Only 890,000 acres of rain fed rice to be cultivated in Yangon Region

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Farming workers are working in monsoon rice farm in Yangon Region.

According to the statistics of Yangon Region Department of Agriculture, only 890,000 acres of rain fed rice could be cultivated in Yangon Region.
This year, it was earmarked to plant more than 1,100,000 acres in Yangon Region during the rainy season, but only 890,000 acres were planted starting from the first week of May.
According to the Department of Agriculture, last year’s rice yield was 68.28 baskets per acre, but this year’s yield will be 69.33 baskets.
Rice species named Manaw Thukha, Hsinthukha, Yadanatoe, Shwewahtun, Theehtetyin, Yetkoese, Hmawby-3, Yakyaw, Ayeyamin, Pawsanhmwe, Pawsanyin, Innma Yebaw, Hmawby-2, Meetone, Ngakywe, Ngasein, Kaukyin, and Ziyar are mainly cultivated in Yangon Region.
In the fiscal year 2022-2023, more than 4,800 acres of systematic farmland are being identified in various regions and states.
The Nay Pyi Taw Department of Agricultural Mechanization aims to create large plots of land that can be cultivated in a row so that farm equipment can be widely used by identifying mechanized agricultural land throughout the country.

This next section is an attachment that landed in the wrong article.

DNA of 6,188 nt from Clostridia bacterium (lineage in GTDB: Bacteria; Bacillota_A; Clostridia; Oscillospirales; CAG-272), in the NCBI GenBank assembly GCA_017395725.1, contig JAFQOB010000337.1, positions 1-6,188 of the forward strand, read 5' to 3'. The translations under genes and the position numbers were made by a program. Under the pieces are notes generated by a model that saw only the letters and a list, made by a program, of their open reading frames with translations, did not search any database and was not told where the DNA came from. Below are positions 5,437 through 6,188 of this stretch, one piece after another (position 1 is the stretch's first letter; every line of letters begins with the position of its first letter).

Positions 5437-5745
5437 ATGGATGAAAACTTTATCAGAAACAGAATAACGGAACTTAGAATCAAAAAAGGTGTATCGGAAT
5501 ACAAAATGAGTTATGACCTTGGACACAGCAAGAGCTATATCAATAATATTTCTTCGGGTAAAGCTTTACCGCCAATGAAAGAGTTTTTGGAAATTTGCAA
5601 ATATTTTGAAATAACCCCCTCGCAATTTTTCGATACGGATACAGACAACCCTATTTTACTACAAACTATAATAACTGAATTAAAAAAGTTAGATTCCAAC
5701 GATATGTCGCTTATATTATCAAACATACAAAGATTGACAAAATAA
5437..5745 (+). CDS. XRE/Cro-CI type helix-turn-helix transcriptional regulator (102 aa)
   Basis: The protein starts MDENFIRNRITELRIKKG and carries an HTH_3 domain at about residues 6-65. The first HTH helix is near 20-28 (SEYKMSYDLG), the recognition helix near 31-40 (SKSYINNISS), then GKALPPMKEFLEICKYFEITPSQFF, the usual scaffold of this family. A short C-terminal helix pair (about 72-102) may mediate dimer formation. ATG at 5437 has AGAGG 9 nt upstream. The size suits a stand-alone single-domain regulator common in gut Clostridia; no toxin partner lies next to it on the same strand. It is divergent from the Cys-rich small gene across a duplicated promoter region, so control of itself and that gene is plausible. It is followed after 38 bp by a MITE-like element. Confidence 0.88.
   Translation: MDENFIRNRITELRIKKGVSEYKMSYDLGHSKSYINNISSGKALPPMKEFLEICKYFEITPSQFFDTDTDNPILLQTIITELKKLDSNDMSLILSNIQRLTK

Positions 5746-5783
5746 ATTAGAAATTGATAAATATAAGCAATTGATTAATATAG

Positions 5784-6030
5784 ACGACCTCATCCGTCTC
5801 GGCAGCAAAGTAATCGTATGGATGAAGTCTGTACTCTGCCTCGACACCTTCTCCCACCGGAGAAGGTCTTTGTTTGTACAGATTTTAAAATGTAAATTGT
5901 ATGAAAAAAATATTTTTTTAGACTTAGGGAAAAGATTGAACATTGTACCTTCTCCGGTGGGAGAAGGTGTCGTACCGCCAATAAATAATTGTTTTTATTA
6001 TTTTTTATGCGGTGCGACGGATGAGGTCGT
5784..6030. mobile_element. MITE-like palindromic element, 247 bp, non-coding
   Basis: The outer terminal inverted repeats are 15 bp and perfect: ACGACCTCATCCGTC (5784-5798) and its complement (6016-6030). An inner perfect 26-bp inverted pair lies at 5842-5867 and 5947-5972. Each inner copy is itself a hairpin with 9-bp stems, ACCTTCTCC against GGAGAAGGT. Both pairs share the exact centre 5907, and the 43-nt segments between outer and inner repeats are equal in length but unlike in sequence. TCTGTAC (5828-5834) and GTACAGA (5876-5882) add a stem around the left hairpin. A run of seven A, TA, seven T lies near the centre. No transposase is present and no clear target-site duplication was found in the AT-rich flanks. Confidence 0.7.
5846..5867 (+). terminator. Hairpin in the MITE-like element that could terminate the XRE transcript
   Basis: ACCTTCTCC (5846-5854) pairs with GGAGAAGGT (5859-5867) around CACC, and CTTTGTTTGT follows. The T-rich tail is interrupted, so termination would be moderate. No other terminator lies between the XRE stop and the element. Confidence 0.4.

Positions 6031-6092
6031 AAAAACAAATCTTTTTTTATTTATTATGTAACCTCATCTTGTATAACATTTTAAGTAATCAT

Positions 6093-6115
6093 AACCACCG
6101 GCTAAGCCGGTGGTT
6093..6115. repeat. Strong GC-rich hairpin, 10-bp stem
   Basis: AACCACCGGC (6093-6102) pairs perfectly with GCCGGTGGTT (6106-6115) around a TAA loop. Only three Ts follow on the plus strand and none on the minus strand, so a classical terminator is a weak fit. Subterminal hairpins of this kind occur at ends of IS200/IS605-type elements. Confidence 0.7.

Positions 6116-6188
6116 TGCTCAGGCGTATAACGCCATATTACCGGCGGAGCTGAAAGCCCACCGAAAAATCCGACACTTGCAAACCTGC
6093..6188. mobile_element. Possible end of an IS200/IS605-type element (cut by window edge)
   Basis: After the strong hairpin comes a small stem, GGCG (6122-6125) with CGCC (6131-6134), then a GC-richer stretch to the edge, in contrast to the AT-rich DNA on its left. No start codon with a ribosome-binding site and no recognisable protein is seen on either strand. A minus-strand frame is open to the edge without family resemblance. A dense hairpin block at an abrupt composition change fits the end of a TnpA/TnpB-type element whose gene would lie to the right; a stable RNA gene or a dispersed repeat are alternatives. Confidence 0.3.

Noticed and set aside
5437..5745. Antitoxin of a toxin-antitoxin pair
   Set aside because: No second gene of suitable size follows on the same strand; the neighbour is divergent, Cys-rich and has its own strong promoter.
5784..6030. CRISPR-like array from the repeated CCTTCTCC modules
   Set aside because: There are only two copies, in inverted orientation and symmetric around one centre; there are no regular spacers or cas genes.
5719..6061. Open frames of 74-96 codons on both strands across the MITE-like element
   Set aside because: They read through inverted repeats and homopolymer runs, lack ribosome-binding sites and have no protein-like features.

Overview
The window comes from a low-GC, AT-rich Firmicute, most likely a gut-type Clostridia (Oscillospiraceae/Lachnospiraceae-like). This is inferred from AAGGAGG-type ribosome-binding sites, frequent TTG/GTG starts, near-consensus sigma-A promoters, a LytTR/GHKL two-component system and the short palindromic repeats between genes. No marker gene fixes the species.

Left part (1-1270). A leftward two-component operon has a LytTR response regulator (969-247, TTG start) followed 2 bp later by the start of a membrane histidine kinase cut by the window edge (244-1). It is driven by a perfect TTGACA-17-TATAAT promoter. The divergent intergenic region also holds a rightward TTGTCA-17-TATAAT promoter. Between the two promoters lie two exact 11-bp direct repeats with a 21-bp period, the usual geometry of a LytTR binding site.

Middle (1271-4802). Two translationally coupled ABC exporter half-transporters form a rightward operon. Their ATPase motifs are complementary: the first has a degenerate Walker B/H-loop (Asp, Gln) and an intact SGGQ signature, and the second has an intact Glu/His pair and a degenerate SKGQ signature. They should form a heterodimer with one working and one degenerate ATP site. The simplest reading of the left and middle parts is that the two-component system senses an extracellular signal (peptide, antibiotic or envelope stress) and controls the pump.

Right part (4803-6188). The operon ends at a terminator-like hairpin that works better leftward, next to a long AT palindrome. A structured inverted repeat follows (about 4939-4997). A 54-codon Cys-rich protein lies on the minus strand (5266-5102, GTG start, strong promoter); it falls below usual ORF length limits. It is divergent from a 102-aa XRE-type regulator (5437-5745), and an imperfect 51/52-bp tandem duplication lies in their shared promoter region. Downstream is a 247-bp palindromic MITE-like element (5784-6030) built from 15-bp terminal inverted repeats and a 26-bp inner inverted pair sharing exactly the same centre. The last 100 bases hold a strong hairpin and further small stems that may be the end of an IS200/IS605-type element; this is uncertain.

In Yangon Region, over 1,500 acres of ideal rice fields, about 1,200 acres of ideal seed plantations, about 14 types of high-yielding rice, five varieties of good quality rice and seven regional varieties are planted for this year.
In this fiscal year, the focus will be on rice crops in the identification of mechanized agricultural land throughout the country.
It is also known that the most will be identified in Mon state and Taninthayi region.
This year, due to various circumstances, the production capacity of rice is likely to decrease, and domestic rice prices are also high.
“One bag of Pawsan is K100,000, and the price for one bag of low grade rice is more than K60,000. Rice has already reached the highest level with K4,000 per kilo. Because the price of rice will rise, people who can afford it will buy more rice. Some people are buying and eating raw rice,” said Daw Aye Yi, a residence of Hline Township.—TWA/GNLM

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